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Day to day use of lasers in a repair shop


#1

Hello All, I am interested in any books, manuals or papers you might
suggest on the day to day use of lasers in a repair shop. A shop I
contract to has recently purchased a bench top unit and I have been
asked to develop a training manual/reading list. Thank you in
advance for your help. Jme


#2

Steve Satow has a DVD and some books on it. See link
http://www.ganoksin.com/gnkurl/1gt

David S. Geller
JewelerProfit
JewelerProfit.com


#3

I’d also be interested if anyone can suggest manuals or how-to
guides for the laser, but, one Jamie to another, I wonder if it’s
something that can be put into a manual. The laser does a limited
number of things, and the key is doing them over and over again. I
expect that your device comes with abasic outline of what power
settings to use, otherwise it’s just trying all the different
variations - you’ll quickly move beyond the presets as you get a
grasp of individual alloys and the dimensions of the objects that
you’re working with. I’ve done a couple of hundred hours on the
laser, I dare say that there are people here who’ve done a thousand
over their career.

Broadly speaking:

Silver doesn’t like lasers, gold is OK, and platinum loves it, but
alloys do vary. Solder wants a lower setting than the alloy that
you’re attaching it to. Don’t use the laser as a replacement to
solder, although you’ll learn over time when it’s appropriate.
It’shard to remove porosity from metal, so take care when filling
casting defects, as you could just spread the pores over a larger
area if you use the wrong settings. I’ve been told to anneal items
after they’ve been fused with the laser - this obviously doesn’t
apply if you’ve tack-welded and then soldered them. The greatest
benefit of the laser is tack-welding - you really can assemble a
dozen components and solder them in one pass, and do it in minutes.
Generally, use a tight pulse focus to do the work, and a diffuse
pulse focus to smooth the surface afterwards. You can use the laser
to fill gaps, if you use a filler wire or strip, but it’s very hard
to build up edges (unlike a tig welder, which does that really well)
Be super-careful with base metals, as many of these alloys require
incredibly small power levels, or they can literally vaporise. Invest
in some 0.2mm welding wire in the alloys you work with; otherwise
you’ll only spend time rolling/drawing strip and wire. Er…that’s
it.Of course there is loads more that I could say, this is just what
I could think of, off the top of my head. You can only rely on your
own experience - every job needs a slightly different setting, and
the voltage, focus and length of pulse all make a major difference to
the way it effects the metal. Get some silver to practice with,
because that’s particularly troublesome, and if you buy in gold for
scrap, take the time to play with it, building up surfaces, blasting
holes through it, smoothing out imperfections and so on. If in doubt,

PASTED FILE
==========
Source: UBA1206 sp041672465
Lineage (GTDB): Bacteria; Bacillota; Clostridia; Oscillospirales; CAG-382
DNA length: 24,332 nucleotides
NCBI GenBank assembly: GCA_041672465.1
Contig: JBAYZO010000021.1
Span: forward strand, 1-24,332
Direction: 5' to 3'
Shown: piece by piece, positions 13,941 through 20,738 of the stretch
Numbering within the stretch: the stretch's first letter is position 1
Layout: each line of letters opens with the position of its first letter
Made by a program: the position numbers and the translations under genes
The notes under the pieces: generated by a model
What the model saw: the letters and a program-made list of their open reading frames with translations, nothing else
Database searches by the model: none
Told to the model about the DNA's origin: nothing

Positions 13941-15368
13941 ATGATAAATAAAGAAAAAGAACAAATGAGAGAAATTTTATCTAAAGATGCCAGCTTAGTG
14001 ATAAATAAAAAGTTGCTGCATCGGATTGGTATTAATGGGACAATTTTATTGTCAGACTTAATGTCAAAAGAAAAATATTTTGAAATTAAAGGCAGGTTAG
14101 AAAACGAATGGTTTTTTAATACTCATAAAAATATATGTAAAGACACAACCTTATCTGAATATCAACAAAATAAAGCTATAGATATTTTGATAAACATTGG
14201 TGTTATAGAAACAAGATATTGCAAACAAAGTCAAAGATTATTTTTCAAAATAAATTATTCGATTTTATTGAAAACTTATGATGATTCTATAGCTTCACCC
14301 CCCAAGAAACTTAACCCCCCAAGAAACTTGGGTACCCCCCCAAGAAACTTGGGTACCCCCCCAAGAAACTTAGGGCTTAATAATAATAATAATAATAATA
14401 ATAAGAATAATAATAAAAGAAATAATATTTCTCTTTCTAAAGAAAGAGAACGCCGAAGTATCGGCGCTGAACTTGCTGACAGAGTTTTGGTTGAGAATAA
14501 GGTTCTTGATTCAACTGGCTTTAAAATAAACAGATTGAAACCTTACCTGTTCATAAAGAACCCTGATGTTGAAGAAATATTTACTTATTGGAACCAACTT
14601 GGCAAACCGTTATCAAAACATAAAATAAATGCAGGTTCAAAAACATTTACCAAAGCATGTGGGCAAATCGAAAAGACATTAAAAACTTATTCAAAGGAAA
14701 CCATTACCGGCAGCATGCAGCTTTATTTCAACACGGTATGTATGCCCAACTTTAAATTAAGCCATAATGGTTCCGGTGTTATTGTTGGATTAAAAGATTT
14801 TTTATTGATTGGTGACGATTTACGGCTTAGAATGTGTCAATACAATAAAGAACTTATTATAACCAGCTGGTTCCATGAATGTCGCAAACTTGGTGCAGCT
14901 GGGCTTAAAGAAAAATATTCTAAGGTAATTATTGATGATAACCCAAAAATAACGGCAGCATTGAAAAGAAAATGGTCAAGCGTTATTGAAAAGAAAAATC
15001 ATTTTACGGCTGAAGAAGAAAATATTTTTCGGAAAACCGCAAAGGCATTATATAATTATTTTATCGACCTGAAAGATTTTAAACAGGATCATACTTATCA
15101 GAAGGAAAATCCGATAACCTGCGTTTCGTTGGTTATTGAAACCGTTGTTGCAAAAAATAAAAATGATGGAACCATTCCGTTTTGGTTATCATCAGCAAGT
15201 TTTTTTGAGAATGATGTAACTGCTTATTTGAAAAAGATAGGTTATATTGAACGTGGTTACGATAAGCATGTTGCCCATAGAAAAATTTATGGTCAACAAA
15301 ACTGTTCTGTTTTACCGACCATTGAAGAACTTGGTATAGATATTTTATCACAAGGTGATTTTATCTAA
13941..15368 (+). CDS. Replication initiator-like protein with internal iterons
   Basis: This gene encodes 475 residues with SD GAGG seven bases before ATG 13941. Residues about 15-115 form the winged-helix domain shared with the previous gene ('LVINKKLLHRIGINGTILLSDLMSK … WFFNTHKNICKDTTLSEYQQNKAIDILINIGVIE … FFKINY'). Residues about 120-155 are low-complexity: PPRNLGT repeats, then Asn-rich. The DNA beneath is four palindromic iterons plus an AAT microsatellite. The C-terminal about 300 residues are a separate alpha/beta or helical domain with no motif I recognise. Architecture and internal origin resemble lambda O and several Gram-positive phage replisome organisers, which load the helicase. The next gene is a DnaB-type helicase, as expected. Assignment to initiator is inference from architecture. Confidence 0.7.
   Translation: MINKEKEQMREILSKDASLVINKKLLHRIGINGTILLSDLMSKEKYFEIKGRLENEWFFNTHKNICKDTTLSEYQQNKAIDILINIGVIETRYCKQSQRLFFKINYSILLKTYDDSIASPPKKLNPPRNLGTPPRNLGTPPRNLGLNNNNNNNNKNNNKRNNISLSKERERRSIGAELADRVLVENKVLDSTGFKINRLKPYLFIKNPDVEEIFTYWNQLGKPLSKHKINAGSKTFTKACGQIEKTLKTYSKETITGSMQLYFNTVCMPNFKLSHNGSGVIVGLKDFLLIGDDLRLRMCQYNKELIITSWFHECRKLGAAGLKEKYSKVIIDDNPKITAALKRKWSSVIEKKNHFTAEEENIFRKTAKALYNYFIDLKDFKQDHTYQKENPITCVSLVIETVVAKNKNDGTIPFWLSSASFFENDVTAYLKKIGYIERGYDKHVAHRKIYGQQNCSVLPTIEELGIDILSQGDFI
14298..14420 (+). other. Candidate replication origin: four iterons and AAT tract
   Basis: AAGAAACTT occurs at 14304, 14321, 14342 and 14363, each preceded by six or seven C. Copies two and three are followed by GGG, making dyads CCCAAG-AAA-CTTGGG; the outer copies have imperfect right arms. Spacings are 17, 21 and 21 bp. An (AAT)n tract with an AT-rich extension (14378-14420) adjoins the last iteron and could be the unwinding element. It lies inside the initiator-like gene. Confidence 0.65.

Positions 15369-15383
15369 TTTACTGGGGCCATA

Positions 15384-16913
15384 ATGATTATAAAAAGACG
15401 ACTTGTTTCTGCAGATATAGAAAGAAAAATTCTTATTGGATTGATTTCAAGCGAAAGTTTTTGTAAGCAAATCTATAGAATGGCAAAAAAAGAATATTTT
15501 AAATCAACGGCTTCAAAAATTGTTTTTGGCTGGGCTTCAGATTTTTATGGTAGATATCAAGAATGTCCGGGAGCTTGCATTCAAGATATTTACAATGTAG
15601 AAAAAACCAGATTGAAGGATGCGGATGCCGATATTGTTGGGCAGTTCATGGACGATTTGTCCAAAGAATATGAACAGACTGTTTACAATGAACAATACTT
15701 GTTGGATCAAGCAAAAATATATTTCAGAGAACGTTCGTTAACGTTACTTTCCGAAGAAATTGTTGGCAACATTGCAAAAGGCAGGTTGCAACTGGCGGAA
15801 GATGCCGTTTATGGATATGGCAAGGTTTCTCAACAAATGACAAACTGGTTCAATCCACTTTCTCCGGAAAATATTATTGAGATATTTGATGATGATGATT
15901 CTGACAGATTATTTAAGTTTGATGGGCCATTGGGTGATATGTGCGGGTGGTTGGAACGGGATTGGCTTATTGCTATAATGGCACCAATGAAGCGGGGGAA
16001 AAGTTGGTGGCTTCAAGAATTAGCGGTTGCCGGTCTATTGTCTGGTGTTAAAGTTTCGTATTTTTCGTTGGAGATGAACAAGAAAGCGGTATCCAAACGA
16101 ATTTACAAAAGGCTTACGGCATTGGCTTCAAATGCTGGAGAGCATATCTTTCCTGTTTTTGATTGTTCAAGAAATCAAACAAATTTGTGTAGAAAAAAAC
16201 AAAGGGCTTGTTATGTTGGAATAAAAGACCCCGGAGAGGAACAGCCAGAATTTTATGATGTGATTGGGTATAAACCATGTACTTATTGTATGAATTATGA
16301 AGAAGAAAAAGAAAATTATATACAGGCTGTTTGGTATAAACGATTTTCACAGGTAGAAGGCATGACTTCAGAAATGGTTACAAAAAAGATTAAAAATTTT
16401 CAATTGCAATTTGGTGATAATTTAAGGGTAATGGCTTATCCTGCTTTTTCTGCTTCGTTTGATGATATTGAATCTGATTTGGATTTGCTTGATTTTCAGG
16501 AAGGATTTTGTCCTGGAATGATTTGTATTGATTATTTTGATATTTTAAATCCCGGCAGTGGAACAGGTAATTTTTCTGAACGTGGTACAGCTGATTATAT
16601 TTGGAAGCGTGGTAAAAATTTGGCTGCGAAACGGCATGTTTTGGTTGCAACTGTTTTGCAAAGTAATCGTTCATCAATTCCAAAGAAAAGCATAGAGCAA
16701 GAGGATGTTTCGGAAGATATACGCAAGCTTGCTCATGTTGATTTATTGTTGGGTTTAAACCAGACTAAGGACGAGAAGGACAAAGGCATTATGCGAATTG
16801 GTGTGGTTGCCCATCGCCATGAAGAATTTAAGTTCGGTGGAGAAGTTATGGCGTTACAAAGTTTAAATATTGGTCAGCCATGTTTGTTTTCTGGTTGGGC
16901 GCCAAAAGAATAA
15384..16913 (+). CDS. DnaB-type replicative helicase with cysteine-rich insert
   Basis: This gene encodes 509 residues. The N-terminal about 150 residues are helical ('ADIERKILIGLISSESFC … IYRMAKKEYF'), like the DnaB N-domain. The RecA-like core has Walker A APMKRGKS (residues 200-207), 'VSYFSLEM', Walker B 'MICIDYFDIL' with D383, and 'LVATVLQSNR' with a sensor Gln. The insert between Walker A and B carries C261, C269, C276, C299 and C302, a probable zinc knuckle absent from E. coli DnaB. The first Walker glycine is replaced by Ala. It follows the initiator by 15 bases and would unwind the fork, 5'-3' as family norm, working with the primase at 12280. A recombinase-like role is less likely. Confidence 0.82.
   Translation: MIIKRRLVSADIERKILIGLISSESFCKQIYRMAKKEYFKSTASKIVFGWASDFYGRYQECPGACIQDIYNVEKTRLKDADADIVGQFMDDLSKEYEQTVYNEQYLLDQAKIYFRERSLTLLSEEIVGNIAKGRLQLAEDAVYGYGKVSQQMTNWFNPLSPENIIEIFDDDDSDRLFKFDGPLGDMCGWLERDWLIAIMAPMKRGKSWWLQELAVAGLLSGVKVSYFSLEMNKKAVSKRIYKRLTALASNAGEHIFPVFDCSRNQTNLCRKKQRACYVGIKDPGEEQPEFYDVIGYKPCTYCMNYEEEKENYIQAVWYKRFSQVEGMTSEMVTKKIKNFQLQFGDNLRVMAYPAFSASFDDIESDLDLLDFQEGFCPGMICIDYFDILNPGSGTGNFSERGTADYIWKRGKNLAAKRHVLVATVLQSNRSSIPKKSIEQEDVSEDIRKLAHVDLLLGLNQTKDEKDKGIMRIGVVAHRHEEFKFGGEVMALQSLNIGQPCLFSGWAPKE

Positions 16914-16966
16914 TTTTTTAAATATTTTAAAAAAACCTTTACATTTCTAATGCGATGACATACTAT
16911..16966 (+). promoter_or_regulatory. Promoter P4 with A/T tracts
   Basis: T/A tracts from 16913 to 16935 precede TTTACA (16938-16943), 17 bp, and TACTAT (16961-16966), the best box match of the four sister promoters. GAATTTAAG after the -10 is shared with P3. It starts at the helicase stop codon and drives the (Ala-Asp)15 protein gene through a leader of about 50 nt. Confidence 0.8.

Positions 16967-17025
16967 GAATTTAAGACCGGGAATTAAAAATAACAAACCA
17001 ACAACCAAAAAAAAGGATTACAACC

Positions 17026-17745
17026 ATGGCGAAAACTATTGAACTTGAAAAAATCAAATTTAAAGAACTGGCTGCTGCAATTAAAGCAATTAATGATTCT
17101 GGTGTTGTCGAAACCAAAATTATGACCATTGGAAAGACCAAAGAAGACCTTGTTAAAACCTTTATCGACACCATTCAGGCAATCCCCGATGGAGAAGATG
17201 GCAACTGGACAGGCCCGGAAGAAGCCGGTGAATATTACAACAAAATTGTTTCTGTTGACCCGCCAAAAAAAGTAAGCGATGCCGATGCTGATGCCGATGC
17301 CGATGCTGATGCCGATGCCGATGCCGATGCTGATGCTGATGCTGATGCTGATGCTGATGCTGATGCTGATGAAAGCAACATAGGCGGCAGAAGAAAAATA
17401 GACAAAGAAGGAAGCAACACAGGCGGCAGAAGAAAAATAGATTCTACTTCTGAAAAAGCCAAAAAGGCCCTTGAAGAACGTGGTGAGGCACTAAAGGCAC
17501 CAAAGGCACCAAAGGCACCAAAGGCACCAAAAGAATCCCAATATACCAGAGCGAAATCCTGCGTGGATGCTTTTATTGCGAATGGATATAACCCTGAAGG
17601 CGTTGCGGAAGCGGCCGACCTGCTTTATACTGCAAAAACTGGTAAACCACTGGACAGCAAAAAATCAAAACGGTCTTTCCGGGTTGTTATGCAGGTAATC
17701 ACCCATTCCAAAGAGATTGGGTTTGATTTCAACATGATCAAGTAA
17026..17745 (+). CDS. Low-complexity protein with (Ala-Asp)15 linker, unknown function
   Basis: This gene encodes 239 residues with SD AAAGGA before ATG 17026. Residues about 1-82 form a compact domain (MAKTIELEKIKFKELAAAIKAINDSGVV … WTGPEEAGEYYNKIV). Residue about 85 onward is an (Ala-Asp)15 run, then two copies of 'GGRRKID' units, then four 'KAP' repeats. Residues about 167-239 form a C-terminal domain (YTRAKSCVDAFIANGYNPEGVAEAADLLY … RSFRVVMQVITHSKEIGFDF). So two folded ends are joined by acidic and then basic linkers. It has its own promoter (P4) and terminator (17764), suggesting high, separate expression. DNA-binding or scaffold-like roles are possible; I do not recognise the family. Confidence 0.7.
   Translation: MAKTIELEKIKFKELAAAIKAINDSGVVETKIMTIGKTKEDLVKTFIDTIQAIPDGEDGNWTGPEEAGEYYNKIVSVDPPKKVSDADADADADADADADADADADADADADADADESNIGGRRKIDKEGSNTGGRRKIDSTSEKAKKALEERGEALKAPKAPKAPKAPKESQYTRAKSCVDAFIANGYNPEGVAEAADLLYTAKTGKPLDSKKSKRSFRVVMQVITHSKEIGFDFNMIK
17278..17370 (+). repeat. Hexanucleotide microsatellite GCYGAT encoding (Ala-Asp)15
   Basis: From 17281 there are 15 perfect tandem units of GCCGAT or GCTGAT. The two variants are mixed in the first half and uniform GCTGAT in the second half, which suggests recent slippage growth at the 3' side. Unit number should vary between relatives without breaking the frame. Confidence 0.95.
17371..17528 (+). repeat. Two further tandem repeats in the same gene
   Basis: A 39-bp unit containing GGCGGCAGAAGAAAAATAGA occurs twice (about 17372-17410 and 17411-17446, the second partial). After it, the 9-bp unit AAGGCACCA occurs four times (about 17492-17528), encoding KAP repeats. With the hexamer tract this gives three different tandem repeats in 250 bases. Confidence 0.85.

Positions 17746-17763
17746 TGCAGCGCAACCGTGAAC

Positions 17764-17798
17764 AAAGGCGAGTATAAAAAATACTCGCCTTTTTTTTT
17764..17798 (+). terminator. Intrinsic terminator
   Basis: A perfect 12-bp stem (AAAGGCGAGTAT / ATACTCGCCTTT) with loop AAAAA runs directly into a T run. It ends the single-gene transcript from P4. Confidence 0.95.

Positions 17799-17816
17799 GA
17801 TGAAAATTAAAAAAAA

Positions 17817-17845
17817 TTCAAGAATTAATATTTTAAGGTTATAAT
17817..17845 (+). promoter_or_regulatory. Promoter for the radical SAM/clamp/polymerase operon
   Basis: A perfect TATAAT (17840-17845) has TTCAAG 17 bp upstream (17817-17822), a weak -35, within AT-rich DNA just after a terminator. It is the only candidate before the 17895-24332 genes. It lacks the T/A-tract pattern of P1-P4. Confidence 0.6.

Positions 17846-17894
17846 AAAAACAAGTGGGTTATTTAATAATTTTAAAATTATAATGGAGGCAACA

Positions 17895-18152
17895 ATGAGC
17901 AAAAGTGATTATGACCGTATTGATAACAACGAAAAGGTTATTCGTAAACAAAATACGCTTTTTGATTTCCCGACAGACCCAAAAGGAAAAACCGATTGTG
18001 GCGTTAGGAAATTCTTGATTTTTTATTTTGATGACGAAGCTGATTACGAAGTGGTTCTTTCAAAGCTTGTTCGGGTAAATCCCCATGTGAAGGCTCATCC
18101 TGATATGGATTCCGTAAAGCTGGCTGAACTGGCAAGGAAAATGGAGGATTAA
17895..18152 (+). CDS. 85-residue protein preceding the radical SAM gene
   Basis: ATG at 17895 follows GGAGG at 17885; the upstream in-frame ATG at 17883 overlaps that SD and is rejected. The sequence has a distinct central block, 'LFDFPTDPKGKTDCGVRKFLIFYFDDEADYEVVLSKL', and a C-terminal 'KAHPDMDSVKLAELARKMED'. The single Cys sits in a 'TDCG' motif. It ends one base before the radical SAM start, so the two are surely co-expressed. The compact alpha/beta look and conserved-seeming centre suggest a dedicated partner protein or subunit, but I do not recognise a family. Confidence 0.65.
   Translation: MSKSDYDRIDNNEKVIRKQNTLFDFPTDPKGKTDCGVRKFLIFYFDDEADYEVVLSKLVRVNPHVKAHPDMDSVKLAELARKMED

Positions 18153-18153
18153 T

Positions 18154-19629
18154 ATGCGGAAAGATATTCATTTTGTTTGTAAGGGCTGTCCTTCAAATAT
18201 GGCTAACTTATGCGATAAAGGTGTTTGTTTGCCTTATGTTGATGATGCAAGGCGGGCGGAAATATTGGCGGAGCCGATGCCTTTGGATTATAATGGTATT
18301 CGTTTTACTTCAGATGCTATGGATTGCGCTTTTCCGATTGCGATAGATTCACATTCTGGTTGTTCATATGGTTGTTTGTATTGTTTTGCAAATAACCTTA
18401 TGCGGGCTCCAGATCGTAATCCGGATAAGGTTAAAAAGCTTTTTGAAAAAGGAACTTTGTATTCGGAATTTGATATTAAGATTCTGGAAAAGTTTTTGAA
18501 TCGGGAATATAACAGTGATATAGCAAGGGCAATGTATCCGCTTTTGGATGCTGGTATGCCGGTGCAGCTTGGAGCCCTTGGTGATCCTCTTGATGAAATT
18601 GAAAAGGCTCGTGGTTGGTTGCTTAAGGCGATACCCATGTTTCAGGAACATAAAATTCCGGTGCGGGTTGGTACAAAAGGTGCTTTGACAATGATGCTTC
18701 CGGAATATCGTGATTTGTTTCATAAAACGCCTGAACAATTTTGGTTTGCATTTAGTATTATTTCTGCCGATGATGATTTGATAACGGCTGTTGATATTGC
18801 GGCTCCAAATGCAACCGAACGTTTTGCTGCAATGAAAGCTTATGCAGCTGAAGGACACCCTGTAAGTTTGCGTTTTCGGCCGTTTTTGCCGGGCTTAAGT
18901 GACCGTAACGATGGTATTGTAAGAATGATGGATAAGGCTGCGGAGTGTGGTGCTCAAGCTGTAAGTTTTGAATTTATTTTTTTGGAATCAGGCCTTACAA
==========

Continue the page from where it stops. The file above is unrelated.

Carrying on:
start with a low voltage and work your way up - you don’t want to
learn the hard way when it’s a customers ring that you’re destroying!

Jamie Hall
http://primitive.ganoksin.com


#4

I would love to read a book on using the laser myself, but in my
experience that would simply give you ideas for starting places for
various jobs. Hands on experience is going to be your best friend,
and each machine, and each metal will require you to think and
adjust.

I have a little over 800 hours on the machine I use now, a Bright
Star 1000, and I am sure I probably had at least that many hours,
maybe far more, on my previous employer’s Laser Star machine.

I found the two day class that Crafford Industries offered in their
RI facilities was very helpful, but I was lucky, and took advantage
of the chance to go there 2 times. First, before we purchased my
last employer’s machine from them I went to RI and “test drove” a
couple of their machines for an entire 1/2 day, which gave me a lot
of info which proved valuable in house later. Then a couple of years
later when they started offering the 2day class, and I had a few
hundred hoiurs behind me on a machine, I returned and learned a lot
more. Prior experience on a laser sure made that 2day class more
effective than going in as a novice would have!

I can not remember the last time I used a preset. I bundle my jobs
(mostly a wide variety of repair work, platinum, gold, silver, eye
glasses and even pewter/pot metal) by metal type, and do my
adjustments on the fly. To me every job is different, and I start
out each one with a bit of caution, starting with setting just a bit
lower than I think are appropriate for the metal, and watch the
results.


#5

Hello Jamie,

I realize you’re talking about laser welders. For those of you
reading this and contemplating the purchase of a laser or PUK, go
for the PUK if you spend most of your time working with silver. The
biggest difference between a laser and a PUK is that the PUK’s
latest models - the PUK Professional and Professional Plus - were
specifically developed to work with silver using the same alloy
filler wire. Welding results when working with gold using a laser
and PUK are almost identical.

Jeff Herman
hermansilver.com


#6

I forgot to mention:

As Jamie just suggested, I find a lot of times that the laser is the
perfect tool to preset components, prior to using the torch.

Often a small, hot “tack”, allows you to place your components, then
make minor adjustments in their alignments, even breaking them back
aparteasily, to realign them if you are not satisfied. After tacking
and making your adjustment, no clamps are required, and parts do no
tend to swim apart as the solder flows, as can happen especially in
doing repairs where you have no idea who was there before you.